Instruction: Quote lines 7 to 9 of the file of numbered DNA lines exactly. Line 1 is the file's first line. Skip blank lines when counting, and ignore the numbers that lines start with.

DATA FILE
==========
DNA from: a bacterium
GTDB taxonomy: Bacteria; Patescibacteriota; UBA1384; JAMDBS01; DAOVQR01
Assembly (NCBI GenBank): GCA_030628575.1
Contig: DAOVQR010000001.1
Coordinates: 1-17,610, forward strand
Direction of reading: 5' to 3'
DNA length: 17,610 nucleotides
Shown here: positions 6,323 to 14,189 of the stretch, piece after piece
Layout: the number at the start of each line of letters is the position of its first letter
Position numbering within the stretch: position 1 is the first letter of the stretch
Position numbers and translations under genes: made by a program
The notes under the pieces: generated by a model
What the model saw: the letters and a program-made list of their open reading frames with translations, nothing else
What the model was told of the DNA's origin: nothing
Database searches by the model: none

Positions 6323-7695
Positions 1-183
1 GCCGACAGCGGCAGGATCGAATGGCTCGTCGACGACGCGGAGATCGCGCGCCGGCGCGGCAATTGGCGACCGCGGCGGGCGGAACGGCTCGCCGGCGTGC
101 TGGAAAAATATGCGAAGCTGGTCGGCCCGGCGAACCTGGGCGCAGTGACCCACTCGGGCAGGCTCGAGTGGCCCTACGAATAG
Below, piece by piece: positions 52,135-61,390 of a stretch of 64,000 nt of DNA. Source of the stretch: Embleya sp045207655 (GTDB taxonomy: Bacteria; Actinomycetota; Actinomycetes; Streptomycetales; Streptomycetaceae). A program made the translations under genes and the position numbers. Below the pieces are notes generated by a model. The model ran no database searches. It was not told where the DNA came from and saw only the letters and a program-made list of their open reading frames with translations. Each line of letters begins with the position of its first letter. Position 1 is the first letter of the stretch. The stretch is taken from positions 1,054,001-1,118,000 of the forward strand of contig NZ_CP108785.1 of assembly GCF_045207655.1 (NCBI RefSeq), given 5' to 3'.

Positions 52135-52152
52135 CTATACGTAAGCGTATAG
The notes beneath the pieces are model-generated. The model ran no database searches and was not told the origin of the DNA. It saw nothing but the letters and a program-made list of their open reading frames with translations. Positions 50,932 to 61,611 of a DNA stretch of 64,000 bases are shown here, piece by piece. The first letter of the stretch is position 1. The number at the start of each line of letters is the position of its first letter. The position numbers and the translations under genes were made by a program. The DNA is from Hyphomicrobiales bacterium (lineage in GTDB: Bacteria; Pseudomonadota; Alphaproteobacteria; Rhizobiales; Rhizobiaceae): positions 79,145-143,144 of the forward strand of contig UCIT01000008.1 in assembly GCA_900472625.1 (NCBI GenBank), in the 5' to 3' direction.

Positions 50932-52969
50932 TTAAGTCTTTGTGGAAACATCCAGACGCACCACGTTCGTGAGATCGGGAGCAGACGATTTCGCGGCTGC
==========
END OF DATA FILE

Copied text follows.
DNA length: 17,610 nucleotides
Shown here: positions 6,323 to 14,189 of the stretch, piece after piece
Layout: the number at the start of each line of letters is the position of its first letter